The Doors’ acclaimed drummer, John Densmore, will play a show with one of Costa Rica’s most popular bands on Saturday night. Densmore is teaming up with Sonámbulo Psicotropical for a 10 p.m. show at Jazz Café Escazú, southwest of the capital. Tickets at the door cost ₡5,000 ($10).
Densmore, 68, also will be a guest speaker at the Planet People Peace (P3) Conference, an environmental tourism conference that runs from Sunday through Nov. 6. The drummer played with The Doors from 1965 until the group disbanded in 1973, a couple years after the death of mythical frontman Jim Morrison. In Costa Rica, Densmore will collaborate with an ensemble that sounds nothing like his former legendary band.
Sonámbulo features a fusion of danceable Afro-Caribbean, Latin and funk rhythms. The group has been playing at a frantic pace recently in an effort to raise money for lead singer Daniel Cuenca, who’s battling a life-threatening illness. This special show isn’t designed as a fundraiser, but the chance to play with Densmore was a chance the group couldn’t pass up.
The band’s manager and trumpet player, Mario Vega, said the event came about rather nonchalantly. Organizers for the P3 event contacted Sonámbulo and asked the group if they wanted play with The Doors drummer. Of course the band members agreed to the show, Vega said. They haven’t spoken with Densmore yet, Vega added, but the plan is to play a mixture of Sonámbulo songs and Doors covers. Densmore even sent the group a list of Sonámbulo songs that he wanted them to play.
In the days following the show, Densmore will move from music to another one of his major passions: protecting the environment.
P3 begins with a Sunday reception at the Museum of Costa Rican Art in western San José’s La Sabana. The National Chamber of Ecotourism & Sustainable Tourism (CANAECO) and the Costa Rican Tourism Board (ICT) are sponsoring the event. They’ve invited experts from around the world to talk about promoting more environmentally friendly experiences for travelers. Participants are paying a couple hundred dollars to attend the event.
The four-day conference takes place in San José, primarily at the Children’s Museum. Presenters hail from all over the world, including U.S. author Elizabeth Becker, Kenyan Land Trust Director Judy Kepher-Gona and Rainforest Alliance Vice President of Sustainable Tourism Ronald Sanabria. This year’s theme is “motivation and innovation,” and panelists will tackle such issues as tourism economics, national policy and environmental responsibility. Densmore also has strong activist cred. In 2001, he and blues artist Bonnie Raitt were arrested in Chicago while leading a Rainforest Action Network sit-in against a major paper products company.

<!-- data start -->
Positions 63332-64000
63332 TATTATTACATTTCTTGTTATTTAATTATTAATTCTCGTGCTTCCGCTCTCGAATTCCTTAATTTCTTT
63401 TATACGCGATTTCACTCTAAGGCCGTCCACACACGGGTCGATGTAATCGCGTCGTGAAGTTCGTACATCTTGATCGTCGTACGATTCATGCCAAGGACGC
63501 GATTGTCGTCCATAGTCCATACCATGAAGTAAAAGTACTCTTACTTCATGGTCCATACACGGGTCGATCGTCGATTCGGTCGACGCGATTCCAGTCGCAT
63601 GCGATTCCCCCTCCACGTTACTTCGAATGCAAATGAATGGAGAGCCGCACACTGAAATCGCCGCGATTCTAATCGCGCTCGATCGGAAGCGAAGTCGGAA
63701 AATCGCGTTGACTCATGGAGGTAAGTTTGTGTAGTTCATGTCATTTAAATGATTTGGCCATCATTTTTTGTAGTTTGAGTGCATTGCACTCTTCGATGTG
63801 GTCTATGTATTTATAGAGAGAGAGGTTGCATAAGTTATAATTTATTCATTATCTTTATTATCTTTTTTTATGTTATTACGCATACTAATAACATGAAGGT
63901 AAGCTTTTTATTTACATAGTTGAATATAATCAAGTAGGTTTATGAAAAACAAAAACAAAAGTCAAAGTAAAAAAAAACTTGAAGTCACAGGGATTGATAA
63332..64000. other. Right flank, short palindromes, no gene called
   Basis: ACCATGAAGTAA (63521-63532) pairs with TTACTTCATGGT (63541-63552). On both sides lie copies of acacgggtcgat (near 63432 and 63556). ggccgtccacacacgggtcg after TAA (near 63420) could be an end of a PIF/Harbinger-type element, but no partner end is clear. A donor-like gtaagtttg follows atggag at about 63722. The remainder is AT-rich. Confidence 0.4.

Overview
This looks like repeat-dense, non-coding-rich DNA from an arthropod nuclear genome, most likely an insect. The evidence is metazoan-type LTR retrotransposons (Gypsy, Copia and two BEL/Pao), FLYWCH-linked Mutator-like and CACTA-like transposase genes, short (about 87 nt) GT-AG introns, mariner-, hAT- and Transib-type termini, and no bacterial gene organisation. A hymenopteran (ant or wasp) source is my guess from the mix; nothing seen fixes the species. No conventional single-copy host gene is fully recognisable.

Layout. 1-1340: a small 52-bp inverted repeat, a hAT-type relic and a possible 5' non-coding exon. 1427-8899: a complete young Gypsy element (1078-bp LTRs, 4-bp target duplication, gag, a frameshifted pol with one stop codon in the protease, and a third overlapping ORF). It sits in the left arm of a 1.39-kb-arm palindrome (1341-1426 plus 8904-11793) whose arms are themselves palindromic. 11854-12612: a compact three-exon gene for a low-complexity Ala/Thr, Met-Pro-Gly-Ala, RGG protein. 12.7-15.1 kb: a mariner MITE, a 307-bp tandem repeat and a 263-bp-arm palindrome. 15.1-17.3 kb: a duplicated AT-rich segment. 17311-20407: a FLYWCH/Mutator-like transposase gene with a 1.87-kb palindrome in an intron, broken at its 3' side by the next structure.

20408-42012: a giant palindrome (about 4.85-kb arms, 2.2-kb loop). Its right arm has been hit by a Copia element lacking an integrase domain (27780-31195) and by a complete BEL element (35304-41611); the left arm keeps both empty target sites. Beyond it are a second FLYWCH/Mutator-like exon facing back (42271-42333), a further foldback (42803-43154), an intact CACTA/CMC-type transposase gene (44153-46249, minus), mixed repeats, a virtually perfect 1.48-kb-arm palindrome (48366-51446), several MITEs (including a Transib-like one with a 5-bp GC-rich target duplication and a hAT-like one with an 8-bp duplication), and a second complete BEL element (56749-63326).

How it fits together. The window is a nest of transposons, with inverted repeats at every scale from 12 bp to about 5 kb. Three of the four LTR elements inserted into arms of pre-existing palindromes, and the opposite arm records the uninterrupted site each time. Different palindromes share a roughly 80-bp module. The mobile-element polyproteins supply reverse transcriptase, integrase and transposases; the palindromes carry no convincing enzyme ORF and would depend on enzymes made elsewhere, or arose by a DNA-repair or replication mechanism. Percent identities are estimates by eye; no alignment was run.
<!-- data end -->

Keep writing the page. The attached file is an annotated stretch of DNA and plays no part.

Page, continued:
In the early 2000s, he had a falling out with surviving Doors members Ray Manzarek and Robby Kreiger after refusing to let Cadillac use the The Doors’ hit “Break On Through (To the Other Side).” Cadillac had offered $15 million to use the song. In a recent memoir, “The Doors: Unhinged: Jim Morrison’s Legacy Goes on Trial,” Densmore defended the decision. He also talked about the consequences of the incident. Manzarek and Kreiger sued Densmore for $40 million and lost. Only after Manzarek was diagnosed with cancer in early 2013 did the two parties reconcile and begin speaking again. (Manzarek died of bile duct cancer in May.)
At P3, Densmore will share his years of experience with activism. He’ll also give a lunchtime poetry presentation for guests Monday, and play a drum show Thursday.
“In parallel with his musical and artistic career, John has always been an activist for the environment,” said CANAECO President Glenn Jampol in a statement. “So when we proposed that he appear at P3, he was delighted.”
For more information on P3, visit planetpeoplepeace.com/en.
Tico Times staff photographer Alberto Font and Tico Times correspondent Matt Levin contributed to this report.